Cloth ISBN: 9780804796477
Paper ISBN: 9781503603011
American law schools are in deep crisis. Enrollment is down, student loan debt is up, and the profession's supply of high-paying jobs is shrinking. Many blame overregulation and seek a "free" market to solve the problem, but this has already been tested. Seizing on a deregulatory policy shift at the American Bar Association, private equity financiers established the first for-profit law schools in the early 2000s with the stated mission to "serve the underserved." They offered the promise of professional upward mobility through high-tech, simplified teaching and learning.
In Law Mart, an in-depth ethnography of a for-profit law school, Riaz Tejani argues that the rise of accredited for-profit law schools exposes the limits of market-based solutions for American access to justice. Tejani reveals how for-profit schools marketed themselves directly to ethnoracial and socioeconomic "minority" communities, relaxed admission standards, increased diversity rates, shook up established curriculum, and saw student success rates plummet. They contributed to a dramatic rise in U.S. law student debt burdens while charging premium tuition financed up-front through federal loans. If economic theories have influenced legal scholarship, what happens when they also shape law school transactions, governance, and oversight? For students promised professional citizenship by these institutions, is there an obligation to better discern their quality or reputation? Offering an unprecedented glimpse of this landscape, Law Mart is a colorful foray into these essential questions.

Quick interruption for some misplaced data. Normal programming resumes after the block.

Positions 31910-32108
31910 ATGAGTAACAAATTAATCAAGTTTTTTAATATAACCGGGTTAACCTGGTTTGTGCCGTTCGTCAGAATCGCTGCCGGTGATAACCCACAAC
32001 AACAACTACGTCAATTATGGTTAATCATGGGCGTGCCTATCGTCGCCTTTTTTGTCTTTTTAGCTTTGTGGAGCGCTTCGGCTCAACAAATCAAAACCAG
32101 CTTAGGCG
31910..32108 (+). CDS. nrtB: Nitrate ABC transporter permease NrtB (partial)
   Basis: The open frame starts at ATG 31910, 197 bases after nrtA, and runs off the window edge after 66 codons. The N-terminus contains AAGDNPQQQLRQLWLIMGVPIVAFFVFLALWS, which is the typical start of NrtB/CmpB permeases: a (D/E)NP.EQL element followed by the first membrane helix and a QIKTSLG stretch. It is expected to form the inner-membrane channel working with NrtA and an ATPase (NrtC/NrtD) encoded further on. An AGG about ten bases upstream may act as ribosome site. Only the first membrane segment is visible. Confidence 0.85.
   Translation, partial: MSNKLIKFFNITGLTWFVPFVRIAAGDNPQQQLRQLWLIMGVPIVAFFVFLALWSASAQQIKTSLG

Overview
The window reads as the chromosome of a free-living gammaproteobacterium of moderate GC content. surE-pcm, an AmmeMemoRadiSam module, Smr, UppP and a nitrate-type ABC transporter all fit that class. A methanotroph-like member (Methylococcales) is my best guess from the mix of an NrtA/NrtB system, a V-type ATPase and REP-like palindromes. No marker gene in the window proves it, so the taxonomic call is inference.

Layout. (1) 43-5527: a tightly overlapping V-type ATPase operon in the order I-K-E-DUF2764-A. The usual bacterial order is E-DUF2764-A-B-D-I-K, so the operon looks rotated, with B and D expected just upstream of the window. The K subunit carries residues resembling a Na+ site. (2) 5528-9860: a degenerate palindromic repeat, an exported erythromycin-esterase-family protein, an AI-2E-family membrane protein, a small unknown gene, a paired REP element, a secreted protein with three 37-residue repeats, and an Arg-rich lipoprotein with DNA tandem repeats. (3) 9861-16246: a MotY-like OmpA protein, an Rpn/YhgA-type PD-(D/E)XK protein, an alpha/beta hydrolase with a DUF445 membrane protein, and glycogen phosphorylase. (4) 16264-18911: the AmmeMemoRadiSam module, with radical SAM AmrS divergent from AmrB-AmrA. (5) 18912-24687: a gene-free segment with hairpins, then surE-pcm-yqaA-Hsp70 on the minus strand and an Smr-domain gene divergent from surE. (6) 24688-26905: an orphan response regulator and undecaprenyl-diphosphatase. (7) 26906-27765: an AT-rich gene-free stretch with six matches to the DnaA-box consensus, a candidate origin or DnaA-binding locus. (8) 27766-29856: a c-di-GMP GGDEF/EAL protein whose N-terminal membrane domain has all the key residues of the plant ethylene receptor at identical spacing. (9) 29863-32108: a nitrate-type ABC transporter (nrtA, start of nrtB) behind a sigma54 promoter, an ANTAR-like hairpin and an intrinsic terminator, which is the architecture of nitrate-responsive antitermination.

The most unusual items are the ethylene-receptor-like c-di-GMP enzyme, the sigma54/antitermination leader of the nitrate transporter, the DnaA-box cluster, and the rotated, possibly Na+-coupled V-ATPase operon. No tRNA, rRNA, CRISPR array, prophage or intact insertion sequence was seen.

About the author
Riaz Tejani is Assistant Professor of Legal Studies at University of Illinois Springfield.
"Law Mart is a compulsively readable and dark tale of a for-profit law school. The school's stated mission is to provide 'access' and 'innovation' to underserved populations, admitting students with low scores and limited options. Out of sight of students and accreditors is a corporate operation that uses emotional intelligence testing for employees, implements curricular reforms to satisfy nervous investors, and fires and intimidates professors who object to changes they perceive as detrimental to the students. This compelling book raises serious concerns about the permeation of economic imperatives in academia."
—Brian Z. Tamanaha, Washington University School of Law